PHOTO: Susan Brackney
Susan Brackney
May 6, 2020

I’ll never forget my surprise the day I discovered what looked like a gray tree frog resting in the dead space just beneath the hinged lid of my compost bin.

That afternoon was a scorcher, but the frog looked cool and collected in its shady spot. A steady supply of gnats and flies buzzed around the greens and other refuse I’d recently added to my compost pile. (The insects were plentiful, because I hadn’t yet taken the time to give the fresh material a proper pitchforking.)

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Like insect pollinators, migratory birds, and even native flowers and trees, many kinds of amphibians are in trouble these days. We’ve increasingly taken over their natural habitat for our own needs. We’ve also exposed these super-sensitive creatures to pesticides, fungicides and other toxins.

Like the “canary in the coal mine,” frogs and toads are important indicators of environmental—and, by extension, human—health.

They’re also an important part of the food web, serving as sustenance for larger animals. For their part, toads are especially useful for controlling insect pests that might otherwise help themselves to your crops.


Learn more about the benefits toads bring to the garden!



Made in the Shade

Fortunately, just as we put up birdhouses and even solitary pollinator habitats, so, too, can we create a little more space for area amphibians.

Want to give these creatures a helping hand where you live? Amphibians prefer shelter that’s shady and moist, and you can easily provide them with both.

The following amphibian habitat is based on one from the National Wildlife Federation‘s recently updated Attracting Birds, Butterflies, and Other Backyard Wildlife by David Mizejewski.

“We’ve got much better data nowadays than we did when I wrote the original edition on the real impact of native plants and wildlife within our neighborhoods and our yards—anything that’s not wilderness,” Mizejewski notes.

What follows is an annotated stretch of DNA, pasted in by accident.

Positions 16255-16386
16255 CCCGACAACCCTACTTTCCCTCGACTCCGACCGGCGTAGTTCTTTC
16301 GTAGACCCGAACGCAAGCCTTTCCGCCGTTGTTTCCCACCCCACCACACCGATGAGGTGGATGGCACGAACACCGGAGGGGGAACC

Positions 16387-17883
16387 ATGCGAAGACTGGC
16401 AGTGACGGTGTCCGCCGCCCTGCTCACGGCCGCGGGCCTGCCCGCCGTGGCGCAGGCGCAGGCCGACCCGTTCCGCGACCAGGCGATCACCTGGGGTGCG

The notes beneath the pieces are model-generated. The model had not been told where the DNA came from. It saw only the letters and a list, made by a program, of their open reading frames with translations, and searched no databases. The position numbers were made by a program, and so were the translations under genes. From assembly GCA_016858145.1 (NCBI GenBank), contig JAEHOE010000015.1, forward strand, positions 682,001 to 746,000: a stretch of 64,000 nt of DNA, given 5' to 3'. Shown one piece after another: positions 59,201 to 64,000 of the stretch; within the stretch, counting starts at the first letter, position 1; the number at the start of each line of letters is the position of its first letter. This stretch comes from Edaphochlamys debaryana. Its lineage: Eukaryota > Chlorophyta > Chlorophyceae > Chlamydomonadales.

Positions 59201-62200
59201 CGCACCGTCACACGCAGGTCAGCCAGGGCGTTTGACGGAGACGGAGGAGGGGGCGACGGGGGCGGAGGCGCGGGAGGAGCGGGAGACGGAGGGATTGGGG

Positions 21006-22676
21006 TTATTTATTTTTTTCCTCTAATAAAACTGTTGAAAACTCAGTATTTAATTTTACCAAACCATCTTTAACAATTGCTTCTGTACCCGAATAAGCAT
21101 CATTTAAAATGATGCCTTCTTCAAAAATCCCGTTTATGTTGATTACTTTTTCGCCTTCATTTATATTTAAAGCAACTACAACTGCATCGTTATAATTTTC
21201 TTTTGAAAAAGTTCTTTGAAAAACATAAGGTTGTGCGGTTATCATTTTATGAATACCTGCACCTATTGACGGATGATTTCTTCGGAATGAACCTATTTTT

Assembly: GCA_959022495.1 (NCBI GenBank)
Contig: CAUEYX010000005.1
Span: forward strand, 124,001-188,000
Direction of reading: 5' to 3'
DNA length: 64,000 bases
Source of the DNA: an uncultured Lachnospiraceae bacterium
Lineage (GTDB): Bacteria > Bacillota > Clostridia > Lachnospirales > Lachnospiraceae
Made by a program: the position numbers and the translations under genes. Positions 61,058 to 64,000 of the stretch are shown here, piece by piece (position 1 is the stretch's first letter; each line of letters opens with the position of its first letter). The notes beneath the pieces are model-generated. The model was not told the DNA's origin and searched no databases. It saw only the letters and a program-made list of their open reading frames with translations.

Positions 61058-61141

“The ultimate goal is to inspire people to take very personal, very local actions. I really try to focus on positive actions, and the fact that this stuff really does work.”


Read more about creating habitats for solitary native bee species.


Dig It

To start, you’ll need an out-of-the-way spot, some scrap wood—I used a stone slab—a couple of large rocks and a shovel.

Choose a section of untreated scrap plywood that’s at least half an inch thick and one to two square feet wide. I didn’t have any untreated wood on hand, but I did have a 16-by-16-inch paving stone, which worked perfectly well.

Remove any brush or weeds from the area where you want to establish your amphibian habitat.

Next, dig a shallow, uniform pit. It should measure the same length and width as your board. As for the depth, you need only dig down about two inches deep. I used a brick to smooth and pack both the floor and walls of my pit.

Place your board over the top of the pit. The back edge of your board should rest directly on the dirt. The front edge of the board will rest on your two large rocks.

Place one rock along the front left side of the pit. The other goes along the front right side. (See picture below.)

This elevated area in front is the entrance to your new habitat. Toads and other amphibians will seek refuge from the sun’s rays in the deep shade created underneath.

frog toad amphibian habitat
Susan Brackney

Finishing Touches

I packed a layer of mulch along the back and side edges of the roof of my habitat. I also planted some extra black-eyed Susans, spotted jewelweed and common milkweed plants nearby. All native to my area, they’ll eventually fill in the space around the amphibian habitat. As they do, they’ll help to attract insects, which, in turn, will bring around new frogs and toads.

I topped the remaining patches of exposed soil with a thick layer of mulch to smother any weedy competitors and lock in moisture. Because amphibians also need access to water, I placed a clay saucer nearby.

Rather than use my chlorinated municipal water, I topped it off with water from my rain barrel.

Want to add a few more toad rest stops around? Turn some clay pots upside-down and partially bury them at an angle, so that they create a little extra shade. (If your pots include drainage holes, be sure to plug these up in order to keep the sun’s rays out.)

Keep some extra saucers of fresh water near each of your semi-buried pots—and then? Keep an eye out for countless new frog and toad friends.

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